The Defence Command Paper (DCP) published on 22nd March outlining the future UK force structure has received a very mixed reception. Here we examine the context of the document and more specifically, some of the positives and negatives for the Royal Navy.
The Integrated Review was generally sound, laying out the growing challenges faced by the UK, outlining how the intended response in a joined-up and coherent way. The scope of the IR was extremely ambitious and there was perhaps a certain inevitability that DCP, which was supposed to provide more detail, would disappoint. The future for the RN looks generally bright and the pre-publication leaks mean there have been no great shocks. Unfortunately, the DCP itself is not merely disappointing, stuffed with buzzwords and meaningless management speak, but is vague and has the feel of being pulled together at the last moment.
On the day of publication, journalists were supposed to have been given copies in the morning, ahead of an online press briefing. In the event, the document was not given out until mid-afternoon, but the midday briefing went ahead. Bizarrely, journalists were invited to submit questions about the DCP for a Q&A before they had been able to see the document.
Most seriously of all, the DCP is deliberately light on facts, failing to define the intended order of battle. The 2015 SDSR had a simple ORBAT for each of the 3 services committing to specific numbers, but this time around such commitments are noticeably absent. For the MoD and politicians, the advantage is you can’t be criticised for failing to reach a target you have not defined. The usually sanguine Pinstripeline blog commented: “This lack of commitment to open government is unprecedented and is disrespectful to the taxpayer, who is the ultimate paymaster for the MOD. The fact that a major department of state is not prepared to tell the public details about how large the armed forces will be, despite the fact that is has previously released this information for many decades is genuinely concerning.”
Reach not mass
The new kids in town, Autonomous Systems, AI, Cyber, Hypersonics and Space cannot be ignored and the UK has little choice but to devote greater resources to these new technologies and threat vectors. There are those that suggest these new developments will allow us to move away from traditional ‘heavy metal’, ‘industrial age’ capabilities. In fact, far from making them obsolete, these new information age developments should mainly be seen as making existing platforms more lethal. The ‘old model’ of sending your troops into combat sustained and supported by the navy and airforce has not been replaced, just expanded with a plethora of new asymmetric and other means to make war. Investment in offensive and defensive cyber, for example, is not a substitute for a substantial army, just another capability conventional forces must have to remain credible.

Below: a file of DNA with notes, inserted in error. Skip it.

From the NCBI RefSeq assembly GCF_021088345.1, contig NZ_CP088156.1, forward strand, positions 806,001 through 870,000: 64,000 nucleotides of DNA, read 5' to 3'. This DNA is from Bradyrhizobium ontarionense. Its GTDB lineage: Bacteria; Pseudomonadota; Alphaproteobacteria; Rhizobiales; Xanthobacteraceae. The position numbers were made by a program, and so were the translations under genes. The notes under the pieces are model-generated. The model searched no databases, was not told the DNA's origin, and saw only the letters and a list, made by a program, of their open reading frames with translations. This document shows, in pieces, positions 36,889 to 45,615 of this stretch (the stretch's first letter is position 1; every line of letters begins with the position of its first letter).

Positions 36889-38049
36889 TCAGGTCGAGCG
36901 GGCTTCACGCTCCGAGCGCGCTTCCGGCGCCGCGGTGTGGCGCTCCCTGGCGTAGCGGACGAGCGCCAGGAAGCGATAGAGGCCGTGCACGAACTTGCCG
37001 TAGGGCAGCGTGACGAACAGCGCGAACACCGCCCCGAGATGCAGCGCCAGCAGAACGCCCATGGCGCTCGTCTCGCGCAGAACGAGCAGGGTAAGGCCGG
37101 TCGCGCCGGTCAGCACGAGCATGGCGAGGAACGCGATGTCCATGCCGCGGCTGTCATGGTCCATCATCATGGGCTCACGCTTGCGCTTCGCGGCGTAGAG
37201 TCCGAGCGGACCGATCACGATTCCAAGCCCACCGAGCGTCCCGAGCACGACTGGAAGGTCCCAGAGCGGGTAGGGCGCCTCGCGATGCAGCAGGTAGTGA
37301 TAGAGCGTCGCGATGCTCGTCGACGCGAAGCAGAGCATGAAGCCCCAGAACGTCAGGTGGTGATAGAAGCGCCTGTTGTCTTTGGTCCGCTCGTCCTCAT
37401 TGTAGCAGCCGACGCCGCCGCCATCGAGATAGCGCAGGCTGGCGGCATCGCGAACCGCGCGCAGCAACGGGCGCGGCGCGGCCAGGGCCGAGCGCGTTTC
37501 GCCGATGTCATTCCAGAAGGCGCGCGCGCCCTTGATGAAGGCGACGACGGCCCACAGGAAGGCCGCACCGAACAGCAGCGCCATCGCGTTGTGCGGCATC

This presents a problem for every nation in the world, except perhaps for an emerging authoritarian superpower with deep pockets and vast human resources. Defence in the 21st century has become very much more complex and expensive, especially for open democracies. The aspiration of the IR appears to be that the UK can operate across the globe and be credible in every dimension and every domain. The result will be very small amounts of capability in many areas but lacking mass, resilience and decisive advantage in almost every area. The all things to all men approach is superficially appealing, keeping lots of stakeholders happy until actually put to the test in conflict – everywhere and nowhere. The newly minted Integrated Operating Concept (IOpC) optimistically hopes that by working more closely across the 5 domains of Land, Sea, Air, Space and Cyber, this lack of mass can somehow be offset. Assuming the defence budget will not be doubled, only by forming multiple alliances with partner nations, based on deep trust and frequently exercised integration can this approach hope to be much of a deterrent.
An industrial not a military strategy?
The welcome new money for defence provided in the November 2020 Spending Review was never going to be enough to avoid significant cuts. The extra £16.5bn over four years will cover some of the shortfalls in the existing 10-year Defence Equipment Plan but is not enough to sustain a simultaneous major force modernisation.
A RUSI assessment of MoD funding profiles shows that Capital (CDEL) expenditure will rise substantially, but day-to-day expenditure (RDEL) on running the military will actually decrease. Investing in new equipment is politically desirable and the aim of developing UK industry and further harnessing its potential for defence is laudable. But there is a penalty, hollowing out now in return for shiny new kit of the future. The RAF is particularly beholden to the industrial influence of the FCAS programme and is axing swathes of aircraft to bankroll Tempest – a programme that may not deliver operational capability for at least 15 years. The RN is benefiting, although to a lesser extent, from commitment to industry through the national shipbuilding strategy, but has had to make fewer short-term sacrifices to secure its fleet of the future. The Army has been cut the most, perhaps partly because it lacks the same industrial base.
Equal or greater consideration must be applied to our fitness to go to war within a year as is given to the shape of our forces in a decade or two. There is a very difficult balance to be struck between sustaining and growing the domestic defence industry or immediate readiness for conflict.